"It's no different for the software industry."
Yes it is, there are two types of project in the world - those where the time for production is a fairly well known and those where it's not. When you've built a few houses you know roughly how many bricks your bricklayers can lay in a day, you know how long it takes to install the plumbing, these are tasks that you do many times and within a certain degree of tolerance are highly predictable in terms of time required.
You can't do that with software, because everything you write is new (and if it isn't, you're doing it wrong, why aren't you taking advantage of reusable components?) so you simply cannot predict ahead of time how long something will take with any reasonable degree of guarantee. The same is true for many research projects, the same is true for a lot of engineering projects. Projects in industries like these aren't like production lines where you have masses of historical data on identical or near identical tasks to go on - you know your factory can churn out 10,000 chocolate bars in a day on average, but you don't know that your team of software developers can definitely solve problem x in a day.
As much as I disagree with how managers estimate time for projects, you can very well do that with software. However, you need software developers that are professionals, and not about being artistic. People that will stick to team guidelines, coding styles, design guidelines, etc, and people with experience. The more experience you have the better you'll get at estimating your own time.
And yes, I've seen that even with myself. In the early phase of a brand new project it can be harder to estimate time correctly, but as some of the technology in the project matured, other phases became a lot easier. Following design guidelines have reduced bugs to very low levels - near zero across over 400 KSLOC, most things users complain about are not bugs but product maturity (e.g. I don't have infrastructure in place to support what they want yet) - i.e. it's not bugs, but new features to add. (Bugs being defined as defects in existing code, not missing features.)
Software developers that insist that it cannot be done are simply (i) inexperienced, or (ii) do not know what they are doing and need to not be doing software.
"When requirements change, you change the contract through a renegotiation. If they don't want to change the contract, you don't change what you provide. That's standard practice for contracting."
This shows a complete lack of experience on your behalf on dealing with clients. If you act like this you'll a) often be wasting more of your time and their time renegotiating contracts than you will just doing the changes because the changes rarely come in one big bulk lump, but normally come in at a trickle, and b) Your customers wont be your customers because forcing them to waste time with a contract renegotiation over say, roughly a days work is the quickest way to piss them off and show how inflexible you are. They'll go elsewhere.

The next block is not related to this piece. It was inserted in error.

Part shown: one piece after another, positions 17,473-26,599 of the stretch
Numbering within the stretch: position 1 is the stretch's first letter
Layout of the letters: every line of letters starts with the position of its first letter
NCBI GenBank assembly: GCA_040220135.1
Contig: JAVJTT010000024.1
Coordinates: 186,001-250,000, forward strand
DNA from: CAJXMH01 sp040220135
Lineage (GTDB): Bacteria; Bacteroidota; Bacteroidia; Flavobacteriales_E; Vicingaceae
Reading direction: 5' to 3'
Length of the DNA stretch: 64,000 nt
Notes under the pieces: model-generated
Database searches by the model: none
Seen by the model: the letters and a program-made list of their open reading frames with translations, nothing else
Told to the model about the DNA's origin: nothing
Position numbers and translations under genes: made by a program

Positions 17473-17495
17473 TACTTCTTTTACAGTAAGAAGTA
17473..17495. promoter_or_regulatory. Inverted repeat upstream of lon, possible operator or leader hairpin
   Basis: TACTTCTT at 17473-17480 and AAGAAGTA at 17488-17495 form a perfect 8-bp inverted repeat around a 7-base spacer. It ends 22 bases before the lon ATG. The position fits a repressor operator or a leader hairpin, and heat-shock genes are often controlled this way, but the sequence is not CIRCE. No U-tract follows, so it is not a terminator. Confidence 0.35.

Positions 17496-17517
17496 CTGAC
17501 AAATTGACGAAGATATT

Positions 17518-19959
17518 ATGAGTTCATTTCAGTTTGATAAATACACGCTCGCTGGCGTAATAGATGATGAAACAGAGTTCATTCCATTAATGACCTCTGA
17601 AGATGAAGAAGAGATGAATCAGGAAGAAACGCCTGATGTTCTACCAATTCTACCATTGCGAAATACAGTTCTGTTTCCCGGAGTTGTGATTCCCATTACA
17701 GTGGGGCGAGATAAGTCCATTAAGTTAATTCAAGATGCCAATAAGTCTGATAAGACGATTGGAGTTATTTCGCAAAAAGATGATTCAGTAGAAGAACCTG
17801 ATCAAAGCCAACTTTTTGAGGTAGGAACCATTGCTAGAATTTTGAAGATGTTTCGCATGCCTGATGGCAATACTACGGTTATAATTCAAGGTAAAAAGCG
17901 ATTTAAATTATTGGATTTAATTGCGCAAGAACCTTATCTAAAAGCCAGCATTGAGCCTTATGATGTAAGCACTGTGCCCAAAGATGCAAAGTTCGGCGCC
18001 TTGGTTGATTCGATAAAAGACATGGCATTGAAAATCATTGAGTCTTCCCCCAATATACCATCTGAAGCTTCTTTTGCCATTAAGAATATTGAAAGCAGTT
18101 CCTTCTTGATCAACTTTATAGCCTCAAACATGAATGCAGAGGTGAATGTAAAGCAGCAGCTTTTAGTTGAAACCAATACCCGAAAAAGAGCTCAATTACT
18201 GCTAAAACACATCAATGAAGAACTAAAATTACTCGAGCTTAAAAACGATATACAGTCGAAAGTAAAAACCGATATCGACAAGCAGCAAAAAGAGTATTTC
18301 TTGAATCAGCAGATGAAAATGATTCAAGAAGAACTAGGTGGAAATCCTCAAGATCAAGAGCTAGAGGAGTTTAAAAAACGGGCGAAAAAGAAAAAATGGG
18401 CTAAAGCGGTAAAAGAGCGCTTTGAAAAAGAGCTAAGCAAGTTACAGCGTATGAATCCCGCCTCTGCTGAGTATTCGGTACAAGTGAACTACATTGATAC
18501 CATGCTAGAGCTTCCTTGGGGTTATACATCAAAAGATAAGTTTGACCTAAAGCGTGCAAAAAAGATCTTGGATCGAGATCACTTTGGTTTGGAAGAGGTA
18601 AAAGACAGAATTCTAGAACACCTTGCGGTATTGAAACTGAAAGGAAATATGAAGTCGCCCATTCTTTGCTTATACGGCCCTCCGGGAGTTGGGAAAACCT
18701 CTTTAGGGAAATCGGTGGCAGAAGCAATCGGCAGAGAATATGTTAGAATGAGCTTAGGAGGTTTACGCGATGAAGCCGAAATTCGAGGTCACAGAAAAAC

No. It shows you know you have contracts work. You are bound to the contract you've signed. If you don't follow the contract and they have a problem, then you are on the hook for what is written in the contract. If they ask you for something that is not in the contract, then you can do it - but it won't be something they'd be able to hold you to.
In the end, your customer may complain at first; but when they get what they want they'll be happy. Make the contract renegotiation easy for them, and show them that the renegotiation is as much about them getting what they want and keeping them happy as it is ensuring that you are properly paid.
Yes, there is a line where you can say - well, the contract doesn't say that, but we'll do it any way. And that's a line you have to figure out how to walk. But you also cannot simply roll over and say "well, if the customer says it do it" - you won't be in business long if you do.
And, FYI, the Defense Industry operates on this very principle. The US Government puts out an RFP; contractors respond with their proposals; one of them wins, and then immediately renegotiates the proposal before any work is actually done. They seem to be doing very well.
And ultimately, if they don't want to do it - then they're not worth having as a customer either as it will impose undue risk on you and your own business.
There's also the fact that it's impossible to write down a perfectly solid spec, if they want something different and you try to demand they pay for a change request or you demand contract renegotiation they're just as likely to find a hole in the spec (and there will be holes, writing a hole-proof spec is more difficult and time consuming than writing 100% bug-free software) and use that to make your life difficult.
And there's a difference between clarifying a point in the contract and product specification versus adding new features. As I said, there's a balance to be drawn. And businesses in every industry walk that line.
Software is no different except too many software developers enter into contracts without experience in contracting and then roll-over when their client wants a change.